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I read the sorrows as those of not-having. "Put not on two coats" is the phrase I chose to peg the two tunics on. He was often cold but considered it wrong (not soft or uncool) to put on an extra layer because somewhere in the knowledge he was born with was the conceit that by having something he was denying a have-not. I smiled at the memory of my grandmother who would insist on my eating the unpalatable because "there's a little girl somewhere who would be glad of it". I fought it with childish logic then, explaining that by eating it I would deprive her of it forever, but I understand the principle now.

From a place without the Catholic tradition, I have thought of the several deprivations necessary to achieve the highest level of piety as a high price to pay. The attitude of Jesus here made me think of the cilice and the hair shirt, going a step beyond because of the need for spiritual cleanliness worthy of offering-up, while appearing "ordinary" to outsiders.

I am trying to link the seven sorrows of Mary to the disciplines imposed upon himself by Jesus, knowing what he knew. Thus I found the concept of chastity as the eighth, an extra, sorrow puzzling as I thought it was already covered. I was forced to think further and now tell myself that it was a thing beyond celibacy that was being asked of him. The giving up of a human relationship beyond the merely sexual, the comfort of a earthly, ongoing future.

I wish I understood who the narrator is. One of the twelve? John? or Jim?
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Unread 04-14-2019, 05:11 AM
Mark McDonnell Mark McDonnell is offline
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I wonder who the N is too and from what temporal realm they are addressing us: 'shorter than a leading man' seems anachronistic for a contemporary of Jesus. Of course there's a tradition of using a very contemporary voice for a historical N for comic or ironic purposes, Duffy's 'The World's Wife' eg, but here it seems an anomaly rather than a stylistic decision. And the 'you' addressed in the first line is never directly addressed again, so I wonder if that's necessary. Maybe just start:

He was shorter than I'd imagined
and squat, too.

I like the concept of this, Jim, and the gentle poignancy (as Julie noted) of the last stanza particularly. It's very Last Temptation of Christ. I'll try to come back.

Edit: I'm back. Ok, what James said about the rhymes. I'm not sure this sort of conversational free-verse needs rhyme at all, really. Or its echoes need to be more subtle at least. I don't think these are working, for instance. They sound kind of thumping and slightly silly to me:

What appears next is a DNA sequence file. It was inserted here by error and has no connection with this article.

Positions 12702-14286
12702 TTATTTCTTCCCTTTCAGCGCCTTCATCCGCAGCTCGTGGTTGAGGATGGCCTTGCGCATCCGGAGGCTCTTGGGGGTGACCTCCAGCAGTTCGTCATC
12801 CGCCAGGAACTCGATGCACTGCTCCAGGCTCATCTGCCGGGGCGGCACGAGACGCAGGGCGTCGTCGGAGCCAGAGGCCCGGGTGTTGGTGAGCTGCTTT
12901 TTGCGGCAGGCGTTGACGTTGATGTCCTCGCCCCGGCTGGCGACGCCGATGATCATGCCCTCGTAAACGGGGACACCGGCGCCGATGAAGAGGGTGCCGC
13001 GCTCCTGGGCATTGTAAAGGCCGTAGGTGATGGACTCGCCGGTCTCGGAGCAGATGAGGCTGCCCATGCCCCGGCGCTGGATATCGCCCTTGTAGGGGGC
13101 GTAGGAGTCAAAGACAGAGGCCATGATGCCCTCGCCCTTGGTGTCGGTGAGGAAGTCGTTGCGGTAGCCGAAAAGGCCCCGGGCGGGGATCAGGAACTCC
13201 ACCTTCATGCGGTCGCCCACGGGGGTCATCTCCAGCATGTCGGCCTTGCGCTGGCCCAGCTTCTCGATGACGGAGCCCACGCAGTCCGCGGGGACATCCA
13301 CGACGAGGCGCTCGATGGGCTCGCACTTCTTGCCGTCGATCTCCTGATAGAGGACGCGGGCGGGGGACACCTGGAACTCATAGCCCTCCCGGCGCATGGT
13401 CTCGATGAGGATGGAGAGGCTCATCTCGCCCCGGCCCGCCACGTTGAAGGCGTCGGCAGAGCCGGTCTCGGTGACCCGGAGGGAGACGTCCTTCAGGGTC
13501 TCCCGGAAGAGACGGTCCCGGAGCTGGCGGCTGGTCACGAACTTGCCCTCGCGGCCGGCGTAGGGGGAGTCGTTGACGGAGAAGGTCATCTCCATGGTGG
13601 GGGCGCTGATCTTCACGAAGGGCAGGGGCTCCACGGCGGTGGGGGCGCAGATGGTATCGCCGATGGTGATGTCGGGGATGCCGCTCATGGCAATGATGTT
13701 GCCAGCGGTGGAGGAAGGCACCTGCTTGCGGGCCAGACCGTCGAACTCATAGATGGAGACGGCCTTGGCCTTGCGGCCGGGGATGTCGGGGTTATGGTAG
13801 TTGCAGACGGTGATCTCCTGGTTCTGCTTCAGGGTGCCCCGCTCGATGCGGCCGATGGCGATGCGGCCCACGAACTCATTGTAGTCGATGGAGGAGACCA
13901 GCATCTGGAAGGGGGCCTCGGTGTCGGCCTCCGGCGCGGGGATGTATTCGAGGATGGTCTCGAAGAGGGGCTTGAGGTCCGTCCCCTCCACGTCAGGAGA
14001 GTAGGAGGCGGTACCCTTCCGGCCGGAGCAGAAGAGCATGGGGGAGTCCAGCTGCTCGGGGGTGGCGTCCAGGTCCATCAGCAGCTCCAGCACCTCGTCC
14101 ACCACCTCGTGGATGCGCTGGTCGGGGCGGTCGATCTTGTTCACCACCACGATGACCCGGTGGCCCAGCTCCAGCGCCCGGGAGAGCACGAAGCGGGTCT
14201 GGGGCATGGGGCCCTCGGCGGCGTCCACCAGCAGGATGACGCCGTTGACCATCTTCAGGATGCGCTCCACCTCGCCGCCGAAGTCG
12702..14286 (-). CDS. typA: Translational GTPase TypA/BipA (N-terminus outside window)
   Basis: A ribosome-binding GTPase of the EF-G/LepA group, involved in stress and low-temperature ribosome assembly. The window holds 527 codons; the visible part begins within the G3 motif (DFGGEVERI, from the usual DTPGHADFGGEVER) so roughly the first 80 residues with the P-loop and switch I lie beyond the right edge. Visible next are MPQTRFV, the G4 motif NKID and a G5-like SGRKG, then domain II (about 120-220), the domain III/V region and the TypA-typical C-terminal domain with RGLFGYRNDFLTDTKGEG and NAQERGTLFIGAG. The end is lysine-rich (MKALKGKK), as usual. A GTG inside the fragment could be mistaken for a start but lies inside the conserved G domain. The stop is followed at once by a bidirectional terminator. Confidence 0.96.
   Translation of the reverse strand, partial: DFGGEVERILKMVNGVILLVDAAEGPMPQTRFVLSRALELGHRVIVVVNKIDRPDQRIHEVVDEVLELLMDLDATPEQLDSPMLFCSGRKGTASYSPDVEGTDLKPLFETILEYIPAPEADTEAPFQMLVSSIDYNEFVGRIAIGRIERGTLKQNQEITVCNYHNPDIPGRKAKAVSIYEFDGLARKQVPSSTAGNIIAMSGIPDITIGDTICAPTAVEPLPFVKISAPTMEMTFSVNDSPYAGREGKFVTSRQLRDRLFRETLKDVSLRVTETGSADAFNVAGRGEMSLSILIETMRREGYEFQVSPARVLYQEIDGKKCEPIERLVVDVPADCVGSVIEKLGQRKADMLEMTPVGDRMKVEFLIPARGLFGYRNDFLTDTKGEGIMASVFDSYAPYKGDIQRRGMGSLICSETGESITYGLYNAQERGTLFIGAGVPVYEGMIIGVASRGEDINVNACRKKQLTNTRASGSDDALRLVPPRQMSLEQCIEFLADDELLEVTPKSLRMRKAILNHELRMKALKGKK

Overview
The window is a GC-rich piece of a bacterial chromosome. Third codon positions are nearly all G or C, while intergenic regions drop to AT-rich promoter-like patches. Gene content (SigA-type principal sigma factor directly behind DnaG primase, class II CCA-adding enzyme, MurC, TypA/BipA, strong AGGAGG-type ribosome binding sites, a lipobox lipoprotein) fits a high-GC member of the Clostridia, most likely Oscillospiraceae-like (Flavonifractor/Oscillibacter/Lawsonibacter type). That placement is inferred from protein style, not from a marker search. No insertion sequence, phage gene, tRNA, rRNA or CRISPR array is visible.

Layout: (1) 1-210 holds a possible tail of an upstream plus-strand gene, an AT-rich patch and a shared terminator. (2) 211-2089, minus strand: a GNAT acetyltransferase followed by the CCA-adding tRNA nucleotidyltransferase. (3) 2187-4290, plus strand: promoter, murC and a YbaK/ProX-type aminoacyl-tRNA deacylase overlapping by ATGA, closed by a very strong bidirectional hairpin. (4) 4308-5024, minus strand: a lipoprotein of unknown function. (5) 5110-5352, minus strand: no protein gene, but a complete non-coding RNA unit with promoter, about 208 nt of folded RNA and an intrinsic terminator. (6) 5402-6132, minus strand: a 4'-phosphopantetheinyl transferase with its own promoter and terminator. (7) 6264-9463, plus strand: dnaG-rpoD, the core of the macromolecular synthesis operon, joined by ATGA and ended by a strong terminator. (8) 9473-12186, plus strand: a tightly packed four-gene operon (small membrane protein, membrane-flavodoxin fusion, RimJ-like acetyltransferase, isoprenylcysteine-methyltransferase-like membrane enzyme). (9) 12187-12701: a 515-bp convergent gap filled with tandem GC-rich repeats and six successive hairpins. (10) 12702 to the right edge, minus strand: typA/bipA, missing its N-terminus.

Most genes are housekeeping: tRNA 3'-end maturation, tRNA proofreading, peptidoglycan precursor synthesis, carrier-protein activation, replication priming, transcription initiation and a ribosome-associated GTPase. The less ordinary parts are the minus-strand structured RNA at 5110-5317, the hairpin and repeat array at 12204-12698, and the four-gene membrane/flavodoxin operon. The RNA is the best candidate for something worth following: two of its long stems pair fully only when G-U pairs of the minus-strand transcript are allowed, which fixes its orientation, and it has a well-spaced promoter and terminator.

The plank of wood that was his bed
had no give to it. His blanket,
a thin thread of muslin,
veiled his dread.
Silence was nonexistent
and his loneliness was fed
by a burning desire to call
the whole thing off and maybe wed.
There was one woman we knew of,
maybe more, who was known in town
as a whore.
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Unread 04-14-2019, 08:57 AM
Mark McDonnell Mark McDonnell is offline
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I could be wrong Jim. I don't think I'm reading or writing too well right now.
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Unread 04-14-2019, 07:27 PM
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Daniel Recktenwald Daniel Recktenwald is offline
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Hey, Jim!

Here's my take, and it starts with two seemingly left-field references. I hope hearing me out is worth it.

Stephen Mitchell-- a translator of some repute-- wrote an interesting little book called The Gospel According to Jesus. In it, he brings the rather skeptical eye of a careful literary person to the text of the Four Gospels, taking into consideration questions of what was and was not deemed apocryphal, how might close textual analysis limn out-- somewhat like a recognizable radar signature-- what in all of that text might be not only scriptural, but actual. One passage he examined demonstrates both his method in that book and the relevance to this poem.

When the people had gathered to stone the adulteress, before the "money-shot" of the "He who is without sin" line, at least one of the Gospels tells that, when the people turned to ask the young rabbi what they should do .. .

Jesus was drawing signs or pictures or letters on the ground with his finger. [italicized only as my emphasis; I haven't tracked down chapters and verses of it]

Mitchell asks, What was the instructive value, the PR-hook to benefit the new religion, the bang-for-the-scriptural- buck of including that detail?